Nugent is a problem, he represents the worst in people and is rewarded for his antics. He's an old punk, never grew up.
Mitt Romney's campaign welcomed the endorsement of a washed-up rock-n-roller who said President Obama could "suck on my machine gun." Where's the outrage?
April 18, 2012 |
Photo Credit: Doug James / Shutterstock.com
In the realm of political outrages, a clear double standard exists: those directed against the president of the United States or his Democratic allies are simply regarded as white noise. Ever since the election of the nation's first African-American president, the media seem to have become acclimated to a right-wing rhetorical landscape so fraught with racism and violence that words once unthinkable as public utterances by supporters of a Republican candidate barely register as such. Yet, cowed as they are by the right-wing message machine, media figures often feel that they dare not ignore even the most ridiculous of right-wing talking points.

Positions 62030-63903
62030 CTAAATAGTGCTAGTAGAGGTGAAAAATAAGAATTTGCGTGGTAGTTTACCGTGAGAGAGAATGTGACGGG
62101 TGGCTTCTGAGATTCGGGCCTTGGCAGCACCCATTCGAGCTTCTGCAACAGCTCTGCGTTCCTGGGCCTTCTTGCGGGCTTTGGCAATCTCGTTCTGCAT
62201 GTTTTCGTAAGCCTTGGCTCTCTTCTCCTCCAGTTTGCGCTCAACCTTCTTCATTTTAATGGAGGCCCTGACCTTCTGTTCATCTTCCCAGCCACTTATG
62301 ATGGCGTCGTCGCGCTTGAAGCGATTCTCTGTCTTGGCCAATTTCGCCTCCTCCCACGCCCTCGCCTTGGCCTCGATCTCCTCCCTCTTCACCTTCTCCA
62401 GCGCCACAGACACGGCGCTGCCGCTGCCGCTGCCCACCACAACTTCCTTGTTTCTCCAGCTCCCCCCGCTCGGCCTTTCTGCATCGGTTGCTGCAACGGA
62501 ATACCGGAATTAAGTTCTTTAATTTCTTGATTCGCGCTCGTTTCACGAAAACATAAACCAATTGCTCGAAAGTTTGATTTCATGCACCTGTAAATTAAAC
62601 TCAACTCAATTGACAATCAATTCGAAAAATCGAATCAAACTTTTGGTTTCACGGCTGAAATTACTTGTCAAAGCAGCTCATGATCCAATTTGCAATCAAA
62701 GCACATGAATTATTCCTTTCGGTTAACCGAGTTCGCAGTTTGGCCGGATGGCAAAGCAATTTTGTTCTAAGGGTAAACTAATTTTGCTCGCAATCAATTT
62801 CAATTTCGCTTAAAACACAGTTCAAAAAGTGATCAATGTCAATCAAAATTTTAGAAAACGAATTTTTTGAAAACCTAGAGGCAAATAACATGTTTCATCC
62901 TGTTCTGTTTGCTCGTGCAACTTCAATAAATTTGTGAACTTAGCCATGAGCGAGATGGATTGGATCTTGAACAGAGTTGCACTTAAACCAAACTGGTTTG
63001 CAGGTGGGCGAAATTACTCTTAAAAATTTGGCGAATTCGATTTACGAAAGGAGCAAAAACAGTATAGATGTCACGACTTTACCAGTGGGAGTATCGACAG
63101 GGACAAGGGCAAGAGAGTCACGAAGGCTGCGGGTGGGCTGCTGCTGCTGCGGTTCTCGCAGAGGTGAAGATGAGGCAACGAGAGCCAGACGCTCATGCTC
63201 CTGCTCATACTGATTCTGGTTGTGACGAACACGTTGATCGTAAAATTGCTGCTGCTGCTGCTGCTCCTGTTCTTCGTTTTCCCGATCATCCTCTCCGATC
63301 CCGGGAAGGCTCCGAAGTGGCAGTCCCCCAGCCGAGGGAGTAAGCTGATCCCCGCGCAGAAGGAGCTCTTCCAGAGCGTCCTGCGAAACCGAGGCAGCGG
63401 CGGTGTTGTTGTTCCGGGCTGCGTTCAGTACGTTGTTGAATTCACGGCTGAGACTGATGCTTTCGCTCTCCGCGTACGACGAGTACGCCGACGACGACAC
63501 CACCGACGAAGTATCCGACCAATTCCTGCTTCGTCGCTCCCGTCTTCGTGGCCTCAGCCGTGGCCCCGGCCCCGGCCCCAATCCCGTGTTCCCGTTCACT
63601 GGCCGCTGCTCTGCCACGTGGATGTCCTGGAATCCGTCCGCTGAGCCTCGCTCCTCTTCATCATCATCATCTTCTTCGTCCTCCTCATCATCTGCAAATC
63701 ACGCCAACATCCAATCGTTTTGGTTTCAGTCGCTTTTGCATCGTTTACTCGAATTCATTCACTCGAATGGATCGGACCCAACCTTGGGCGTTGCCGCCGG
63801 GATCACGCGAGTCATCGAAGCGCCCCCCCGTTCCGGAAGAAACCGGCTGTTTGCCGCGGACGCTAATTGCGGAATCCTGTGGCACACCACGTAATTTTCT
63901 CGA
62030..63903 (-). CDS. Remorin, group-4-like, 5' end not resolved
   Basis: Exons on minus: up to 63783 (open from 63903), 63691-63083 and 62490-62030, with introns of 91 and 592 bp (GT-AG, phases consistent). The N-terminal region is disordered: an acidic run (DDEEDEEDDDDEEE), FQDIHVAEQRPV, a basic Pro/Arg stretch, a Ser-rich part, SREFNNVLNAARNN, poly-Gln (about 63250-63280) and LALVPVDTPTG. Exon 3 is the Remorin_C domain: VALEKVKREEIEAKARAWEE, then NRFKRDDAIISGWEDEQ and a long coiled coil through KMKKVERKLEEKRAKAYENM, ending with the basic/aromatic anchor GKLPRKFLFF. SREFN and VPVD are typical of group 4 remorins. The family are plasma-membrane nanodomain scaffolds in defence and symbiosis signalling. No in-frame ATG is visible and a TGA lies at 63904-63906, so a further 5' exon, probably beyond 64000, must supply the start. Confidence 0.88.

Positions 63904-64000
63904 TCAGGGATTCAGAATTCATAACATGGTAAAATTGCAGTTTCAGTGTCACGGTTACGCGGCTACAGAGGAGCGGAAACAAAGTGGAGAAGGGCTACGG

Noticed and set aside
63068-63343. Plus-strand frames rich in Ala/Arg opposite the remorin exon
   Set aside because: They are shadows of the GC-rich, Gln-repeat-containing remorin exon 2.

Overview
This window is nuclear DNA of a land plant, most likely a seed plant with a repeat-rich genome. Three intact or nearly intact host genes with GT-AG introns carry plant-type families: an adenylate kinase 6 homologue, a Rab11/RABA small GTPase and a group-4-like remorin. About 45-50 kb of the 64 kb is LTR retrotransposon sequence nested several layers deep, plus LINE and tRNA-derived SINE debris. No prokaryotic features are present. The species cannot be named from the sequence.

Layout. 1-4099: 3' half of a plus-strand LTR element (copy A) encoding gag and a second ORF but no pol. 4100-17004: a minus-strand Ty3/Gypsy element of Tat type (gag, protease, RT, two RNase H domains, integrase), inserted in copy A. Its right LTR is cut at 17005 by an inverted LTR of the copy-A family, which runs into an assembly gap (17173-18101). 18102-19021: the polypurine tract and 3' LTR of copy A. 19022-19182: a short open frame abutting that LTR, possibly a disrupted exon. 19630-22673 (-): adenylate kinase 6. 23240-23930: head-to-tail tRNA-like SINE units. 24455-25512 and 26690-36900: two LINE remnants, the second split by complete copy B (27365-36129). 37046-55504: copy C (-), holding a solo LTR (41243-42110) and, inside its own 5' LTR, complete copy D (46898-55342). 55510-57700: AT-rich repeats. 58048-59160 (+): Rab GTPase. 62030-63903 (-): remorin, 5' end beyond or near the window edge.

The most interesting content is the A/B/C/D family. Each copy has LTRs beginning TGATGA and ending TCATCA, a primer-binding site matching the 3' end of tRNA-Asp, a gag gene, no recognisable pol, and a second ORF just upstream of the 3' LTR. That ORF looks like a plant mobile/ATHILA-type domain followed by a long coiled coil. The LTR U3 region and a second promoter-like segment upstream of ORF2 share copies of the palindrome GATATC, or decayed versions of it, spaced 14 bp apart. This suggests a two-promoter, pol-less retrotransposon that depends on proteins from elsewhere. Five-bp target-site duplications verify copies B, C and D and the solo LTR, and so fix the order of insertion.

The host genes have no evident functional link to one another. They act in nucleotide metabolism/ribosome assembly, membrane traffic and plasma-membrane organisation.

When CNN commentator Hilary Rosen took let loose some snark at Ann Romney's life as a privileged stay-at-home mom, the lag time for a media response could be measured in minutes. Ann Romney, wife of the likely GOP presidential nominee, "never worked a day in her life," Rosen said. The Rosen remark, said Ann Romney in an overheard conversation at a Romney fundraiser, turned out to be an "early birthday present." The Romney campaign wrapped it up with a bow and ran with it, and for the next six days, the Rosen remark drew an endless supply of tweets, op-eds and television punditry.
So when Mitt Romney's campaign warmly welcomed the endorsement of a washed-up rock-n-roller who called President Barack Obama "a piece of shit" who should "suck on my machine gun," one would imagine media bedlam ensuing. But despite our best efforts -- blogging, tweeting, listicle-writing -- the media responded with radio silence.